• People and our health must be central to climate change policy and action. People need good health, a good environment and a strong community to flourish. A Climate Change policy should ensure that these basic human needs are met. It must reduce the risks to our health that climate change presents, build social cohesion and ensure food and water security for all people.
  • Concerns about climate change may result in uncertainty, stress and mental ill-health. Assistance for people with jobs in industries which will need to change is an important structural adjustment strategy, specifically including retraining and relocation. Resilience and hope are key human resources and supporting access to mental health services is also important in a time of change. 
  • Climate change mitigation and adjustment strategies can deliver positive health outcomes. The community should be made aware of the negative health impacts of climate change and the potential positive health outcomes from climate change mitigation and adaptation.iv 
  • Addressing climate change requires connected solutions. The inter-relationships between infrastructure design, health and climate policy must be acknowledged and addressed. Solutions must be developed co-operatively and transparently by government, business, academic and other institutions in partnership with communities.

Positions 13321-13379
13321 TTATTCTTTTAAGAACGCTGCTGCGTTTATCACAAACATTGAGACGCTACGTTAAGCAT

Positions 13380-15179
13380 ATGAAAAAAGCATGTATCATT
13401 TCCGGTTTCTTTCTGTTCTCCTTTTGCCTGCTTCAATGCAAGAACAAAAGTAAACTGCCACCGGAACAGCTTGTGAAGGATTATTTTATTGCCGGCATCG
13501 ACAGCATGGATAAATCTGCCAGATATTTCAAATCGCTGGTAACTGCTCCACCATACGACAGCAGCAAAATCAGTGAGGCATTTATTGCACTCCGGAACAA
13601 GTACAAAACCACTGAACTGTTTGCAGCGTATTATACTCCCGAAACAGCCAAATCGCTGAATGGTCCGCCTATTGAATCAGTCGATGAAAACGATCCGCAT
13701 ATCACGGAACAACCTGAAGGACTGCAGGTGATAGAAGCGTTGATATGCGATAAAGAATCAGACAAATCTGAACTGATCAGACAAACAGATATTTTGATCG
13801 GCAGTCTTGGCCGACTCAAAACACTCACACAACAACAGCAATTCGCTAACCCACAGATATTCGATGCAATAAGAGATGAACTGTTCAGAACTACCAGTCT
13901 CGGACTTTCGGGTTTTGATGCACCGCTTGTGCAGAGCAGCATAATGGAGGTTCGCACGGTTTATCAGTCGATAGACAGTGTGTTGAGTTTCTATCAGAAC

REFERENCES & FURTHER INFORMATION:

 

  • Armstrong, F. Joint Submission to Climate Change Authority Special Review. Public Health Association of Australia and Climate and Health Alliance (march 2015) Available at: https://www.phaa.net.au/documents/item/363
  • Smith, K.R., et al., “Human health: impacts, adaptation, and co-benefits.” In Climate Change 2014: Impacts, Adaptation, and Vulnerability. Part A: Global and Sectoral Aspects. Contribution of Working Group II to the Fifth Assessment Report of the Intergovernmental Panel on Climate Change., C.B. Field, et al., Editors. 2014: Cambridge, United Kingdom and New York, NY, USA. Pp. 709-754.
  • Watts, N., et al., “The Lancet Commissions: Health and climate change: policy responses to protect public health”. The Lancet, 386.10006 (Nov 7, 2015): 1861-1914. P6.
  • World Health Organization (WHO), Protecting health from climate change: connecting science, policy and people. 2009: Geneva Switzerland.
  • World Health Organization (WHO), Quantitative risk assessment of the effects of climate change on selected causes of death, 2030s and 2050s, S. Hales, et al., Editors. 2014: Geneva, Switzerland. p. 1.

 

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Smith, K.R., et al., Human health: impacts, adaptation, and co-benefits. , in Climate Change 2014: Impacts, Adaptation, and Vulnerability. Part A: Global and Sectoral Aspects. Contribution of Working Group II to the Fifth Assessment Report of the Intergovernmental Panel on Climate Change., C.B. Field, et al., Editors. 2014: Cambridge, United Kingdom and New York, NY, USA. p. pp. 709-754.

ii Watts, N., et al., The Lancet Commissions: Health and climate change: policy responses to protect public health. The Lancet, 2015

iii Armstrong, F. Joint Submission to Climate Change Authority Special Review. Public Health Association of Australia and Climate and Health Alliance (march 2015) Available at: https://www.phaa.net.au/documents/item/363

iv Australian Medical Association,Climate Change and Human Health - 2004. Revised 2008. Revised 2015 Accessed:https://ama.com.au/position-statement/ama-position-statement-climate-change-and-human-health-2004-revised-2015